The foregoing discussion infers that:

  • QMPs need to be employed as strategic performance improvement initiatives rather than performance enhancing tools and techniques; and
  • QMPs need to be effectively integrated with organisational strategy and operations.

The resulting fit produces interlocking between activities and makes operations increasingly firm-specific and difficult to imitate. This in turn paves the way for sustainable competitive advantage. Organisations that fail to link QMPs with their strategic priorities are left with a situation in which they do the wrong things right, in other words, being efficient at the cost of effectiveness (Hermel, 1997).

3. Institutionalisation of QMPs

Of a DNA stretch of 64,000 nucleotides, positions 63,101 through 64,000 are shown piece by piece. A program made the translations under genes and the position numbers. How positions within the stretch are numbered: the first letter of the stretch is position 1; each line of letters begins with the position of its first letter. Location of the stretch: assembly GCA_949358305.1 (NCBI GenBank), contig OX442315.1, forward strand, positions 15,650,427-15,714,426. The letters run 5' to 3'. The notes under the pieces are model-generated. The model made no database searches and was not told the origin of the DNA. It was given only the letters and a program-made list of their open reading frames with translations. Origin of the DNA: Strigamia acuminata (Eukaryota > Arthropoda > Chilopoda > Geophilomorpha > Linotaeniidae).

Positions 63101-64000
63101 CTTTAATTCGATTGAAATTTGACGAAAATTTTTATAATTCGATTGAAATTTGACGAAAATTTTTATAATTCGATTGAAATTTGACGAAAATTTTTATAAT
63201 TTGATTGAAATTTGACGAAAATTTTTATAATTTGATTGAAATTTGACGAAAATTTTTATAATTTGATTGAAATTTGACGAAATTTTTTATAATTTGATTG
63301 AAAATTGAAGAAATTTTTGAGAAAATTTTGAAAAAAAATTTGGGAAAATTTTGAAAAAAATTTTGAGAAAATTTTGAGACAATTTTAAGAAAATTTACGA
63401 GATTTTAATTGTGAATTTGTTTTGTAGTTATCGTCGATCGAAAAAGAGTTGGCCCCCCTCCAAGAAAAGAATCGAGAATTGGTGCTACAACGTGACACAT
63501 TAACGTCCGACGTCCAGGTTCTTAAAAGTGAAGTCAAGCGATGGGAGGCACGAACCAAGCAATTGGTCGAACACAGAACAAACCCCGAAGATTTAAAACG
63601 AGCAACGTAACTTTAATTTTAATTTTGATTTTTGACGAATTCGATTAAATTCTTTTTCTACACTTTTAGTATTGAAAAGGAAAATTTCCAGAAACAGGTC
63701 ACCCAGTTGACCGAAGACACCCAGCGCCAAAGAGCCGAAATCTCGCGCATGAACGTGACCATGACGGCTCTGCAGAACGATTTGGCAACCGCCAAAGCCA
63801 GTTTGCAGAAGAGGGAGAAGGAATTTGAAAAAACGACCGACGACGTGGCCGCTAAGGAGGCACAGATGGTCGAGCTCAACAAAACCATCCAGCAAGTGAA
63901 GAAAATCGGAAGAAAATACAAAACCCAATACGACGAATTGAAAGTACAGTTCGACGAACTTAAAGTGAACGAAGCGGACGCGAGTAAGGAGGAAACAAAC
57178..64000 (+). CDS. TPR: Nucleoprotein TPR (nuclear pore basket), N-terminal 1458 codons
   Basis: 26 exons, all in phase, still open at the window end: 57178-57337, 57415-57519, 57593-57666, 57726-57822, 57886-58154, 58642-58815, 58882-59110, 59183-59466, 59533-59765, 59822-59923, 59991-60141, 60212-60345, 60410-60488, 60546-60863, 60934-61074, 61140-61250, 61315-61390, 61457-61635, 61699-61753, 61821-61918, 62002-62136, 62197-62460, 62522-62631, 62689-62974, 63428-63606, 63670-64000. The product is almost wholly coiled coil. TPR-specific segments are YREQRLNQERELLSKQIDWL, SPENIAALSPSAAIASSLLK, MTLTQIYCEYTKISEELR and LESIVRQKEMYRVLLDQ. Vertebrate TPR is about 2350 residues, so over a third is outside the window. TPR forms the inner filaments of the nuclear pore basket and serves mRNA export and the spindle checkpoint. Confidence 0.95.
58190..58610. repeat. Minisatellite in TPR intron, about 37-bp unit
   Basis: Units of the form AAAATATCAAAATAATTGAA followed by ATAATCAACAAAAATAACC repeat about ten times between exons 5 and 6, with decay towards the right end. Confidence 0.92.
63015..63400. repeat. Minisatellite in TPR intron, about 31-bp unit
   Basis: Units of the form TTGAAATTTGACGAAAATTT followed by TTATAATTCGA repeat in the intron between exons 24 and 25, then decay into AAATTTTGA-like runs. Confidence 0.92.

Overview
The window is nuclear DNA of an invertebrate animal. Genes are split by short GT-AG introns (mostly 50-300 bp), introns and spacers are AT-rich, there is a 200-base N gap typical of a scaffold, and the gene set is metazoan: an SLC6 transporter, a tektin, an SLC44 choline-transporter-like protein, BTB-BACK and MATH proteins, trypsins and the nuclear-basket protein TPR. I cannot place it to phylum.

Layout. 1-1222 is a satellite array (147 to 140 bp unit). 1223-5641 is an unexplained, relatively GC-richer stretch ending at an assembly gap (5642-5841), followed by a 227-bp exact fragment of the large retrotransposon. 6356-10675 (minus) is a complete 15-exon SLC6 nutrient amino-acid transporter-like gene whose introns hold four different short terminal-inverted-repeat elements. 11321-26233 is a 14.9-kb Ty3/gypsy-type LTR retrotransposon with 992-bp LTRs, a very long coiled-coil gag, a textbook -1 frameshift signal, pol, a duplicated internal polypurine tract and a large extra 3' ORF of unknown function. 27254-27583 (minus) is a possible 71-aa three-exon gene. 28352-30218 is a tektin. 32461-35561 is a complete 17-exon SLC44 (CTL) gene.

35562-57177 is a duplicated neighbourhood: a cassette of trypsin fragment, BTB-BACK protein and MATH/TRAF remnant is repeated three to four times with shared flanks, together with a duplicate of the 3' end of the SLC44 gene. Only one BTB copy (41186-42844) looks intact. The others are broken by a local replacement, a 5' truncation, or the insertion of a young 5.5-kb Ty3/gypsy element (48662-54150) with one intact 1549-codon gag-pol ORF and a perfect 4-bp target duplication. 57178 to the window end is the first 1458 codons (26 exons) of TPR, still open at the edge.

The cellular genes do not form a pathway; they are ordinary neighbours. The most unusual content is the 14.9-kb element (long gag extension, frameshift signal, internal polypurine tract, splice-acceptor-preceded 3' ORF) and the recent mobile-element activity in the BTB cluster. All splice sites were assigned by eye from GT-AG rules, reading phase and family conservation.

Harnessing sustained benefits from QMPs is contingent upon their institutionalisation in organisational settings (Beer, 2003; Harari, 1993; Shih and Gurnani, 1997). Institutionalisation is the process whereby a QMP becomes an integral and sustainable part of an organisation. Selznick (1953) as cited in Zbaracki (1998) mentioned that institutionalisation is to infuse with value beyond the technical requirements of the task at hand. A QMP is institutionalised when it is formally and philosophically embedded into the structure and functioning of an organisation. The need for institutionalisation can be explained using an entropy analogy (Asif et al., 2009) – essentially it means that things left to themselves gradually move towards chaos and disorder unless replenished with effort. It is the same with QMPs. Left to themselves the systems move towards deterioration and degradation with the passage of time. The underlying philosophy, at least partly, is that people resist change to their status quo and want to return to their old comfort zone. This observation is heavily supported in the organisational psychology literature (see, Dent, 1999; Kotter, 1995; and O’Toole, 1995).